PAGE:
Public Release:  Murderers who killed during robberies more likely to return to crime when paroled

North Carolina State University

Murderers who committed homicide during robberies are more likely to commit crimes again when they are paroled, compared to murderers who committed homicide under other circumstances, according to research from North Carolina State University and Harvard University.

"We wanted to know what determines whether former homicide offenders commit crime when released from prison," says Dr. Margaret Zahn, a professor of sociology at NC State and co-author of a paper describing the research. "We found that the motivation for murder was a significant predictor."

The researchers evaluated the records of 92 paroled homicide offenders who were convicted of murder in Philadelphia, Penn., between 1977 and 1983. They found that 66 percent of parolees who committed murder during a robbery committed a crime after being released from prison, compared with 55 percent of parolees who had committed murder under other circumstances.

"One reason for this is that in-prison interventions, if any, tend to focus on anger-management issues, and that does not address financial motivations for committing murder," Zahn says.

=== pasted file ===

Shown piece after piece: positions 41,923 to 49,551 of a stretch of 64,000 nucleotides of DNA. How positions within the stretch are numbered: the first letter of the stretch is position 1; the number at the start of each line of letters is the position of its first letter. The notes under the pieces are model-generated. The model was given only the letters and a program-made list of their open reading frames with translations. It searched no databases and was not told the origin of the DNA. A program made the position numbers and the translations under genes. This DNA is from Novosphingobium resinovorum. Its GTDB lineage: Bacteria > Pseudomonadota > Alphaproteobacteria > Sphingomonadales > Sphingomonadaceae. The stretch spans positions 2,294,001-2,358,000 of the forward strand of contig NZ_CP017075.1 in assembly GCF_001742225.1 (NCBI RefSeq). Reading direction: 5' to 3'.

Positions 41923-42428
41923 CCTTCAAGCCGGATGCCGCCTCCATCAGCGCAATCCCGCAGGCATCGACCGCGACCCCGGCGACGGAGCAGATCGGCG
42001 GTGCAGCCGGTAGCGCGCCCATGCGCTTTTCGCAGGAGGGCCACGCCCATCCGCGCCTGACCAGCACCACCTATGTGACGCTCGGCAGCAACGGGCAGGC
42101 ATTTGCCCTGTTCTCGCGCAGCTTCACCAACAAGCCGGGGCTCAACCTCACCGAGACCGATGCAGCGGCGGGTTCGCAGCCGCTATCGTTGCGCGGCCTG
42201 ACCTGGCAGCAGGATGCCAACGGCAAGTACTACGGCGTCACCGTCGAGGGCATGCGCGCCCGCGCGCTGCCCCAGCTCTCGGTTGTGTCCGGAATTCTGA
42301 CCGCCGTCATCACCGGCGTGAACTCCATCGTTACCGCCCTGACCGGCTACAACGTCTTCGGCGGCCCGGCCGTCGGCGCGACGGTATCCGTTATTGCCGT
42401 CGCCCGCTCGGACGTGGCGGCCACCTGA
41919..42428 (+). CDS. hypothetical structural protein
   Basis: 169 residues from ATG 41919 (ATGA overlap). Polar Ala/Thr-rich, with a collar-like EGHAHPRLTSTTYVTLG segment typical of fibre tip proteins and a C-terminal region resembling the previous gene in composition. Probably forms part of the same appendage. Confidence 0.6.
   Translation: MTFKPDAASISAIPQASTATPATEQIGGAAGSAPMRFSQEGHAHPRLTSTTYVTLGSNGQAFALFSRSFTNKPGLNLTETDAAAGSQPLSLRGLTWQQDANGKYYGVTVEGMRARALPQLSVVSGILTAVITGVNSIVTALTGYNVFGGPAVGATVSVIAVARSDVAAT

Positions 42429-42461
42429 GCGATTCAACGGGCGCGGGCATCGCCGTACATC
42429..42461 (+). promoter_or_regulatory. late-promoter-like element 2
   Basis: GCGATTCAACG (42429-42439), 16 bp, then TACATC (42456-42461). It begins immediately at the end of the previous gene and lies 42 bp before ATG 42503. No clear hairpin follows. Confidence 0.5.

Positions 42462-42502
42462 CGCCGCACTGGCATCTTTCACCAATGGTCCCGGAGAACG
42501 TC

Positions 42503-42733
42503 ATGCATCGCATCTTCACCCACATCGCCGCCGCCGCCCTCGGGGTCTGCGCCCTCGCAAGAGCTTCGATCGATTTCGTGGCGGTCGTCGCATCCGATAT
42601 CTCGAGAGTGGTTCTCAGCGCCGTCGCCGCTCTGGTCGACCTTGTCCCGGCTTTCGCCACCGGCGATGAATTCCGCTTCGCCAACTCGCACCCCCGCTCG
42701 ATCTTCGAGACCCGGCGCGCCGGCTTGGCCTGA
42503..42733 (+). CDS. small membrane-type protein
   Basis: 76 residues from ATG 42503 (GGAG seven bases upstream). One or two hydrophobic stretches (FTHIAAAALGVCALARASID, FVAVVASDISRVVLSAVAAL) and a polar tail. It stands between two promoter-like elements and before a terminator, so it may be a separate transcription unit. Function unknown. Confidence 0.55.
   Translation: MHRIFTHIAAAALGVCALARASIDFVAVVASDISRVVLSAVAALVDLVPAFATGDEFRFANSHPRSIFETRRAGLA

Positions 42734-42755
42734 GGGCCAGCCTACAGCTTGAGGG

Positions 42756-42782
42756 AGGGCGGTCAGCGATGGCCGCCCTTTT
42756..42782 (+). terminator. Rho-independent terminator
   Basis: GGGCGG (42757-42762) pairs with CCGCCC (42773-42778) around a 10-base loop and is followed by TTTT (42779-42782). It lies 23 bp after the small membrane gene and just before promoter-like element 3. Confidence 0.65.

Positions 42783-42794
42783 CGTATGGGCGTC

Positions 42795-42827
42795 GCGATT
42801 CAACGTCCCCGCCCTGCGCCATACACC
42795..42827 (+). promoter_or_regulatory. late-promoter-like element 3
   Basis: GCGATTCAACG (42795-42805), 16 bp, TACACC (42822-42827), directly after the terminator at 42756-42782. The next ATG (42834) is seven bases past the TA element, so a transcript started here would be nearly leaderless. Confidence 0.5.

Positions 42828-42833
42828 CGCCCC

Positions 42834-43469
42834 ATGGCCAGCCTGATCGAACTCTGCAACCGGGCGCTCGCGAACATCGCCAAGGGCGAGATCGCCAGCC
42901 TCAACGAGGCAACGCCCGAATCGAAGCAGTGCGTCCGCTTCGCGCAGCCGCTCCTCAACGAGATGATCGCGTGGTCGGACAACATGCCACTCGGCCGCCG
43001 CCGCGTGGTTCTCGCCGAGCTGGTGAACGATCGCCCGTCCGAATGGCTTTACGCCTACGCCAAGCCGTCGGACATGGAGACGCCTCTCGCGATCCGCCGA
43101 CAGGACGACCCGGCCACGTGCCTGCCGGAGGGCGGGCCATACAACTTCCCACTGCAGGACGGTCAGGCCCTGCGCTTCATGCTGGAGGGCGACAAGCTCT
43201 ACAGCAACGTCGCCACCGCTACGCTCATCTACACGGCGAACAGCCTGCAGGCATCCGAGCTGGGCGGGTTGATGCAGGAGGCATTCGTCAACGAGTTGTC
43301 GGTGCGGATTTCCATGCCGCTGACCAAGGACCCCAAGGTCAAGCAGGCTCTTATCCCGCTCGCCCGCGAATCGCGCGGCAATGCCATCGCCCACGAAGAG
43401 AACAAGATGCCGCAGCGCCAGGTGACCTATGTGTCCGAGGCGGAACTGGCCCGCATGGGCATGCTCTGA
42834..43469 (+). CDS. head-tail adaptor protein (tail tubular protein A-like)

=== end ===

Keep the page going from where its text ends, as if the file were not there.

"This research is significant because, if you're going to release people on parole, it is important to look at the motivations for their previous crime; those motivations can offer insights into future behavior," Zahn adds. "It is information that parole officers can use to better monitor their cases."

Future research should explore whether these trends are consistent across jurisdictions and whether neighborhood characteristics influence recidivism rates, as well as strategies used by parolees who don't commit crimes upon release.

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The paper, "Criminal Recidivism among Homicide Offenders," is published online in the Journal of Interpersonal Violence. Lead author of the paper is Dr. Marieke Liem, a postdoctoral researcher at Harvard University. The paper was co-authored by Lisa Tichavsky, a Ph.D. student at NC State. The research was supported, in part, by a Marie Curie Outgoing Fellowship for Career Development.

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